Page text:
How to Bounce Back from these 4 Credit Card Mistakes
Hey … we’re all human! We make mistakes every day. Mistakes are life’s tutor, so if we learn lessons from these mistakes, you might say that these mistakes have value. Sometimes we make credit card mistakes.
Here are 4 common money mistakes we make with our credit cards and some advice on how to mitigate the costs and/or the damage to our credit scores. Don’t just shrug off the mistake and let the chips fall where they may. Instead you should take action!
Proactive is the operative word. When you make a mistake, and you will, do something about it—and quickly! As they say, “When you make a mistake, make amends immediately. It’s easier to eat crow while it’s still warm.”
1. Missed a Payment
- If you can make the payment within 30 days of the missed due date, at least you have no credit score concerns. Nothing is reported to the credit bureaus until the account is 30 days late. Get the payment made immediately! Okay, your credit score is safe, but you still need to worry about late fees and other penalties the creditor may impose, and you will almost certainlyhave some financial consequences.
- Late fees can be steep, averaging $23! Get on the phone immediately! Ask a manager what the possibilities might be for waiving the fee. If you are a long-standing customer with an otherwise good payment record, you may have some success at getting fees waived or reduced.
- Prevent a recurrence by setting up an automatic debit (at least sufficient to cover your minimum payment). Alternatively, acquire the habit of reviewing your accounts online weekly. Not only will this help you make your payments on time, weekly reviews can alert you to fraud or identity theft. If the timing of your payment is part of the problem, creditors will work with you to adjust your date. All you have to do is ask.
2. Missed your Payment by a Mile…Now You Are Beyond 30 Days Late!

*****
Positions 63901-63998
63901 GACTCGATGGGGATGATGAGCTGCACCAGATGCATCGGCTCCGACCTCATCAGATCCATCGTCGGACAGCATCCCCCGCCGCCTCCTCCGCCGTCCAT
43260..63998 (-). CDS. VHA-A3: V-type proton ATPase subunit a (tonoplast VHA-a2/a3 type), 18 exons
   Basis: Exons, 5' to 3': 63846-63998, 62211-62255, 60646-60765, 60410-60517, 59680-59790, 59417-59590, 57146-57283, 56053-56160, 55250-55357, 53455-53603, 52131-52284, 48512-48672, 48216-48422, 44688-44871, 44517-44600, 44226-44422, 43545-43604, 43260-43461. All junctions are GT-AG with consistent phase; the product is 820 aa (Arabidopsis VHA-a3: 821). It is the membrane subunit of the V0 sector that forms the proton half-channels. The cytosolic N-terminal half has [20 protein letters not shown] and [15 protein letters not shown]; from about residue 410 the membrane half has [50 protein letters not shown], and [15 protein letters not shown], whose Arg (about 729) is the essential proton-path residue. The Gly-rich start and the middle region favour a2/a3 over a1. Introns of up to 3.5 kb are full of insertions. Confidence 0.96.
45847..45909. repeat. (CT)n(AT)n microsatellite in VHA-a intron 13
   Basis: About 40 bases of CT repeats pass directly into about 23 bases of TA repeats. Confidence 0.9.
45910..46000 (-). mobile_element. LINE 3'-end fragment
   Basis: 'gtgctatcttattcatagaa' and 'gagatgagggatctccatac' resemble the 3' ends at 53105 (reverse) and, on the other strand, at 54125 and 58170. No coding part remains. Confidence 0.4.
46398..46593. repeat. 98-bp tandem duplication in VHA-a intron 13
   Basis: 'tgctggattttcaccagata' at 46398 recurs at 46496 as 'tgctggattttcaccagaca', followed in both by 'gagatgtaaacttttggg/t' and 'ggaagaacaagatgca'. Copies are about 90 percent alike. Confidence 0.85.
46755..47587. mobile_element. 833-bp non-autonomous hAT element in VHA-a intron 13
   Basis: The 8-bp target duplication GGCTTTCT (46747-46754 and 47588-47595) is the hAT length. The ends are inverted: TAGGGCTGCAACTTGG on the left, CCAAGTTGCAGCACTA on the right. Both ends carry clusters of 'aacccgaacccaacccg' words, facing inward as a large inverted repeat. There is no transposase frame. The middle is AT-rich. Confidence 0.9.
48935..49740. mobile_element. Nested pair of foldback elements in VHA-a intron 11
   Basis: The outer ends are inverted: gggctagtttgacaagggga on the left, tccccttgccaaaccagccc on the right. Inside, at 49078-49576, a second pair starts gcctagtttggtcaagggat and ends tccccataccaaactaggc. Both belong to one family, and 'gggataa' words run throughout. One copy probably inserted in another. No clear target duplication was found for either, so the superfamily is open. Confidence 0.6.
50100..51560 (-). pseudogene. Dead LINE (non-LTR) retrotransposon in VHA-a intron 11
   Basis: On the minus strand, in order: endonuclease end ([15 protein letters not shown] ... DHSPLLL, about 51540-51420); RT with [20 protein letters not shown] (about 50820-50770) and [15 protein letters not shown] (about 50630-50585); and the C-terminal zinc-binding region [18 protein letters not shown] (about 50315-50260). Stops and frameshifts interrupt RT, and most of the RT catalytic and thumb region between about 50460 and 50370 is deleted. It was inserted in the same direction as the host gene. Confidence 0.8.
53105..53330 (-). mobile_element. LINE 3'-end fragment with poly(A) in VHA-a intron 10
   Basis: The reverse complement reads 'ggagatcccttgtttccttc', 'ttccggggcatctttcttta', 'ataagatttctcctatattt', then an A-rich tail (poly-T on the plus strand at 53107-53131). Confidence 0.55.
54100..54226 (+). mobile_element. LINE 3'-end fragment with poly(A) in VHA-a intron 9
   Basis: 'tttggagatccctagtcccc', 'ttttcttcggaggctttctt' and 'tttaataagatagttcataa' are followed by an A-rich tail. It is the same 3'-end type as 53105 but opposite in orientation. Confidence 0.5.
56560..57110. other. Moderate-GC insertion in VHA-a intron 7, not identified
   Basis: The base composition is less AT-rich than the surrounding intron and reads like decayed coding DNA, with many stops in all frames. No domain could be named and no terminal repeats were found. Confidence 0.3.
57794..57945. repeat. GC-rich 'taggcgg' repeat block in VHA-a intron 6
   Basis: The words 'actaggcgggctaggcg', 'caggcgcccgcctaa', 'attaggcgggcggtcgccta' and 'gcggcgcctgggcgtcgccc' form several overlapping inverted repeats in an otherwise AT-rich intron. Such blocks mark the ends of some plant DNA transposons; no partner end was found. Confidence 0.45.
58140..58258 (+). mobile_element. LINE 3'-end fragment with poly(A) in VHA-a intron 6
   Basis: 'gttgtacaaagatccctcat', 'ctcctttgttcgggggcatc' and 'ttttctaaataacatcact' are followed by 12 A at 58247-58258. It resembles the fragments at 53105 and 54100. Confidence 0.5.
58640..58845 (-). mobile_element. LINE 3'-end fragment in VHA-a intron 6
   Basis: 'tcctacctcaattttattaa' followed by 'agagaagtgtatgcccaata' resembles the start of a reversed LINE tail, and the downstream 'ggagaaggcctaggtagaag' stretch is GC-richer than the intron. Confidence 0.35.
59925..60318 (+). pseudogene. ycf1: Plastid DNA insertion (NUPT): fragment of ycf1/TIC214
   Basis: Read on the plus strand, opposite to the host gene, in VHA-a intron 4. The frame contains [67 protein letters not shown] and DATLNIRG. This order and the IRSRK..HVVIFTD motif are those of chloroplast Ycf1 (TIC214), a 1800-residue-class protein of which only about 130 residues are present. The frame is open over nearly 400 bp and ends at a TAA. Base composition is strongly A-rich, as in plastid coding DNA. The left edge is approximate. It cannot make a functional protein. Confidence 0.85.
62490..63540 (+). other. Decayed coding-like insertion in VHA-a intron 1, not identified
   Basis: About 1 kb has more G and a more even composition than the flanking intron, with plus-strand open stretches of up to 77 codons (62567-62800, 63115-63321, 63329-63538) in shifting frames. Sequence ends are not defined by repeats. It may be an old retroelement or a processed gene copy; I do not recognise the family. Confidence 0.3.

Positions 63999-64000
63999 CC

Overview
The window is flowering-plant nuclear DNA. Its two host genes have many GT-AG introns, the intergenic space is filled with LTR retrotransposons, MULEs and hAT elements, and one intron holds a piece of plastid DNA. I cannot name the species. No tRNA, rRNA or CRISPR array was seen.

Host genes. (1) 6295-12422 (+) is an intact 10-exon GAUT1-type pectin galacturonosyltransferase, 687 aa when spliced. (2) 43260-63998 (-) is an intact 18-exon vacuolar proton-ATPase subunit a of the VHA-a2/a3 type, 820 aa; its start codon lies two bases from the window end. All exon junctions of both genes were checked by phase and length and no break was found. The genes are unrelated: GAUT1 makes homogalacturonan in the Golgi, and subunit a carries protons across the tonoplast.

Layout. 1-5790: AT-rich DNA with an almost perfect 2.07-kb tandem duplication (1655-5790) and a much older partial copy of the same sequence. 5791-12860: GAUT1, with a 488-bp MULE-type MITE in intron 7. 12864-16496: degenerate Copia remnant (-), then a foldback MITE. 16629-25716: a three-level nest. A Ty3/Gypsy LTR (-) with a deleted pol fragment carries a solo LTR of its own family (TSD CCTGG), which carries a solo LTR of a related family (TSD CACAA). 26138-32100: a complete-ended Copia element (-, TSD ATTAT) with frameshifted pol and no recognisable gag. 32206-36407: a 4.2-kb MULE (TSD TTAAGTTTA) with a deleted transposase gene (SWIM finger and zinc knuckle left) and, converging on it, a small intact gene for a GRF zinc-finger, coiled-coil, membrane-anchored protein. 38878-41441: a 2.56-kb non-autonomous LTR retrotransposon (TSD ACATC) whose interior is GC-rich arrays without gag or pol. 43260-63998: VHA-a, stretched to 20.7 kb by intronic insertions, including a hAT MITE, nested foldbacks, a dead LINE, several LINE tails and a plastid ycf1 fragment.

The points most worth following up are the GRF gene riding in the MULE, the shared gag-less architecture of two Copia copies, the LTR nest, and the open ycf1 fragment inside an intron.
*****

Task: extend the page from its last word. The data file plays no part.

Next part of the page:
- If your account is beyond the 30 day mark, ask the manager if they would consider amending their report to the credit bureaus. Rest assured they will want the account brought to a current status before they take any steps to help you. These folks have heard every excuse under the sun. Save the drama and just tell them the truth. They may find that incredibly refreshing and cut you a break.
- Additionally, follow the advice in the second and third bullet points above.
3. Exceeded Your Credit Limit
- This suggests that you are already making a mistake. Carrying too high a balance! You should not use more than 30 percent of your credit limit. If you have a $1500 limit, keep your balance below $500. This helps your credit score. The reverse hurts it.
- Under the CARD Act of 2010 you must choose to allow your credit card issuer to honor charges that exceed your credit limit, and you must agree to the fee that they will assess for that privilege … so, this isn’t as much a mistake as it is a choice—a bad choice!
- There isn’t much advice to be offered here. Pay your fee and get your balance down to the 30% of your limit range. Then cancel the over limit protection and don’t do that stupid crap again.
4. Inappropriate Use of Rewards Cards
- Rewards cards are a clever innovation of the credit card industry to make otherwise frugal people spend more with their credit cards. While it does make sense to get rewarded for things you were going to buy anyway, you need to avoid the mistake of pushing your credit utilization rate too high and adversely affecting your credit score.
- The mistake many folks make with their rewards cards is a rather common one. This fact is often misunderstood by rewards card users: The balance reported to the credit bureaus each month is the statement closing balance. Many rewards card holders (and standard card holders as well) are under the impression that by paying the card balance in full by the due date, credit utilization is zero. Not true! If you want to ensure that your credit utilization is in the right range (≤ 30% of your credit limit) you must pay down the balance before the statement closing date.
There are loads of mistakes we can make with credit and with money. Would anyone care to share one of their credit card mistakes?